Should the Fed be worried about wage inflation?

By Felix Salmon
May 19, 2011
Kathleen Madigan blogs -- without linking to -- the latest FOMC minutes, and picks up on an important point: the Fed is keeping rates low largely because it sees little risk of wage inflation.

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Kathleen Madigan blogs — without linking to — the latest FOMC minutes, and picks up on an important point: the Fed is keeping rates low largely because it sees little risk of wage inflation. If and when wages pick up, the Fed isn’t particularly worried about inflation. “But if wages pick up,” she writes, “the Fed may step in.”

Mark Thoma is unimpressed by this: “We are much too worried about a wage-price inflation cycle breaking out and causing problems,” he says. “If the Fed is too trigger happy, it could snuff out the recovery it is hoping to bring about.”

There’s a good reason to be sanguine about rising wages, and that’s rising food and energy prices. The Fed prefers to look at core inflation when setting monetary policy, on the grounds that food and energy prices are too volatile for it to be able to control, or tend to be cyclical. But they loom large for Americans when it comes to the cost of living, and wage increases are needed to pay for higher grocery bills and more-expensive tanks of gas.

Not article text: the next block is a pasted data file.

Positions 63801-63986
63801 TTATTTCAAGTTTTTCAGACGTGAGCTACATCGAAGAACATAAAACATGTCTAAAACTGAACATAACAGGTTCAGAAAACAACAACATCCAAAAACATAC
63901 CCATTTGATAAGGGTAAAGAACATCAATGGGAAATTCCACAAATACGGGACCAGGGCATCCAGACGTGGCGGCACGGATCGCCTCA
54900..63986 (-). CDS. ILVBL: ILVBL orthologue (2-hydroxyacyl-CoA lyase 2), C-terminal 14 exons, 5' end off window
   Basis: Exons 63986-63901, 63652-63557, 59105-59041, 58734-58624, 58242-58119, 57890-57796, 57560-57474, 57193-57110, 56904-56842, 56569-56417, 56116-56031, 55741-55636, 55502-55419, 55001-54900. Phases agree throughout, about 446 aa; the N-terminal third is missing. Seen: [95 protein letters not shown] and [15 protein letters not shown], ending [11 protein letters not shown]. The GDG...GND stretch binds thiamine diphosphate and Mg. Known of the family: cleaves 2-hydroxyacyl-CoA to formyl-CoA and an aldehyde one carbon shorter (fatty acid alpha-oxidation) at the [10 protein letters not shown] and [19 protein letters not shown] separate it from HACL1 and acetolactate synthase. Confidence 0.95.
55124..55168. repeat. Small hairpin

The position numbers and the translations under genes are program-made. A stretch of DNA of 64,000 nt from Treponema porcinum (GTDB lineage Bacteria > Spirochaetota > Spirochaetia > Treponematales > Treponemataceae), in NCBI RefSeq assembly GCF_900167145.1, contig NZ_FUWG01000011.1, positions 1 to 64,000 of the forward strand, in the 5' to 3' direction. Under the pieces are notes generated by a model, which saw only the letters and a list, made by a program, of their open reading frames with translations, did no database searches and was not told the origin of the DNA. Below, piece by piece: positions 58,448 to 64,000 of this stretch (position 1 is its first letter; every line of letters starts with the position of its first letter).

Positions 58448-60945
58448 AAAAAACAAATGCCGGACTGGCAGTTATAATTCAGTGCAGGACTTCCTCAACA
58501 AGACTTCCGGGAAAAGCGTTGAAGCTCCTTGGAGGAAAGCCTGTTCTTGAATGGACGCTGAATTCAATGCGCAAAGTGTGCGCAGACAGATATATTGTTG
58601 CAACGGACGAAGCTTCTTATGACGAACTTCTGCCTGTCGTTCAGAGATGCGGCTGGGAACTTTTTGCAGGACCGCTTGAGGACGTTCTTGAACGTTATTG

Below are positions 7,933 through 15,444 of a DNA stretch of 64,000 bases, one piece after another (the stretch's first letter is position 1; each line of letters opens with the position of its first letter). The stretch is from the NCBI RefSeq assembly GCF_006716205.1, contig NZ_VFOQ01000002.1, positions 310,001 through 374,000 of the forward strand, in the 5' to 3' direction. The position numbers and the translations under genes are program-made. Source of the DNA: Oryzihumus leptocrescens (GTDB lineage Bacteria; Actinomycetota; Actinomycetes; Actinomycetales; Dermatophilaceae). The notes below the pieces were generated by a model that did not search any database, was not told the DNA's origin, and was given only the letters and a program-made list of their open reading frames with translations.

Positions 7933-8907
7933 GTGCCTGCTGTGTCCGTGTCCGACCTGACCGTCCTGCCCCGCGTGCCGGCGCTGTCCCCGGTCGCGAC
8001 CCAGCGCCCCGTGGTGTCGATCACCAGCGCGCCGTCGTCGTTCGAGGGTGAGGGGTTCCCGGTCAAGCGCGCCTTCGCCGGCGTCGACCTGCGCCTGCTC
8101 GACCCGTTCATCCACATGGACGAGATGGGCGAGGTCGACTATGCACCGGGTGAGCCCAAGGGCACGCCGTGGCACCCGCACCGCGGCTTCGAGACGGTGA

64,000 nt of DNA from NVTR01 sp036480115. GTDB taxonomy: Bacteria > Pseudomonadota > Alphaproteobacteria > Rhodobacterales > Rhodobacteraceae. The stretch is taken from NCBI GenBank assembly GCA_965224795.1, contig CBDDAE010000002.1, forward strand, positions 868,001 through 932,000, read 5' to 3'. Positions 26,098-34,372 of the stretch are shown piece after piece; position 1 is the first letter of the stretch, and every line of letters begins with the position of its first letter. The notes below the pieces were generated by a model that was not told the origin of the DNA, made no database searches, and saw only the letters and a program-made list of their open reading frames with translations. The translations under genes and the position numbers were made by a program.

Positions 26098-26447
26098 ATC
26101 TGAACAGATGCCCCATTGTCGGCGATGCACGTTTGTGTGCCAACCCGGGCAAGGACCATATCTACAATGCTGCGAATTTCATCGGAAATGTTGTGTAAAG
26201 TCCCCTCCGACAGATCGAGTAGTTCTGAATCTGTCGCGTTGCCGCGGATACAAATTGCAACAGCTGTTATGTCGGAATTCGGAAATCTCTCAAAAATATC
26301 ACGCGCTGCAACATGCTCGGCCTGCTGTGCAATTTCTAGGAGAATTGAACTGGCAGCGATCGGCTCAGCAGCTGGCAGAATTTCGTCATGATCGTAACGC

John Kemp does a good job of explaining why the Fed should look at headline rather than core inflation. But at the same time, it probably should keep an eye on wages as well. After all, wages are pretty much the one thing which wasn’t hurt by the recession:

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To put this in terms even a politician can understand, the average weekly paycheck is now $787.19. That’s $59.78, or 8.2%, higher than it was at this point four years ago — and the rate of increase in wages is not slowing down. If you have a job at the next election day, you’ll likely be earning between 8% and 10% more than you were when Barack Obama was elected. This country has many problems, unemployment first and foremost among them, but stagnant wages and employees being underpaid are pretty low down the list, if they’re on it at all.

I do think that productivity gains should go more to labor and less to capital, but in the first instance that should take the form of increased hiring, rather than wage increases for the already-employed. Those of us with jobs are the fortunate ones — and yes, if we’re paid more, we’ll spend more, and that in turn is likely to show up in higher prices. The Fed is probably right to be worried about wage inflation. But that just means that it should look for ways to divert that money into new hiring, rather than raising rates to choke it off altogether.

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